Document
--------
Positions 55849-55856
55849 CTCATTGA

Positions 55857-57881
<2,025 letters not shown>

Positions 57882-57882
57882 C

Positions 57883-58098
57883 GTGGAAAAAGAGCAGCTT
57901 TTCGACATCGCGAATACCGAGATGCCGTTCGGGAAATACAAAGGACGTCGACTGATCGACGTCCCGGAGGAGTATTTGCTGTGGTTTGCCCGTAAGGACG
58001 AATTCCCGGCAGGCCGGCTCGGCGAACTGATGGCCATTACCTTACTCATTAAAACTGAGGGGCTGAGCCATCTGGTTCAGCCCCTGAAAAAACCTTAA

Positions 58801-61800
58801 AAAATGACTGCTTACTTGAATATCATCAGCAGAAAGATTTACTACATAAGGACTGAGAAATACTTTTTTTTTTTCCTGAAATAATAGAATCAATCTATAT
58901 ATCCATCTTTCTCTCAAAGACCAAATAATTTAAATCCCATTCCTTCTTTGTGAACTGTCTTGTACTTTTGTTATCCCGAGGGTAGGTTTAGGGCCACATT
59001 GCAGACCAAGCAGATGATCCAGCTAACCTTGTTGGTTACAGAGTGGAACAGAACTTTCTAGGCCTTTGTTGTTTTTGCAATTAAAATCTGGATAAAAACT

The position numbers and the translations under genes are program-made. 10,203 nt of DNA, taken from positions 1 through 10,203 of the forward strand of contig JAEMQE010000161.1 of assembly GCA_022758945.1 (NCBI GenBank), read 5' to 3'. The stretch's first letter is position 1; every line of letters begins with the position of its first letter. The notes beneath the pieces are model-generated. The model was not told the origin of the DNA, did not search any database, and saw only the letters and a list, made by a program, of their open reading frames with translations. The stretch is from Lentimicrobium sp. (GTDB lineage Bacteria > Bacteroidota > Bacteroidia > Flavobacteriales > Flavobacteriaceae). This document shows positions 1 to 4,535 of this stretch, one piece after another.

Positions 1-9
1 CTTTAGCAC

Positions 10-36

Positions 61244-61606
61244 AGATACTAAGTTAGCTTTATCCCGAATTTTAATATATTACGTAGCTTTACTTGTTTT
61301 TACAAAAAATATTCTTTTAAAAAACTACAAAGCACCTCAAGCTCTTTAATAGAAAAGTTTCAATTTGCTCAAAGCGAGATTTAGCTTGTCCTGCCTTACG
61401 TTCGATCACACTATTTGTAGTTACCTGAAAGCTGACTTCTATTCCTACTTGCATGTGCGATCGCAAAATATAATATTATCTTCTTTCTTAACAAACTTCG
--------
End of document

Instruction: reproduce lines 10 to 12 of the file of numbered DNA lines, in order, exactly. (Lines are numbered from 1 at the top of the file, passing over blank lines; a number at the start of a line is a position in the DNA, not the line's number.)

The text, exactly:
58001 AATTCCCGGCAGGCCGGCTCGGCGAACTGATGGCCATTACCTTACTCATTAAAACTGAGGGGCTGAGCCATCTGGTTCAGCCCCTGAAAAAACCTTAA

Positions 58801-61800
58801 AAAATGACTGCTTACTTGAATATCATCAGCAGAAAGATTTACTACATAAGGACTGAGAAATACTTTTTTTTTTTCCTGAAATAATAGAATCAATCTATAT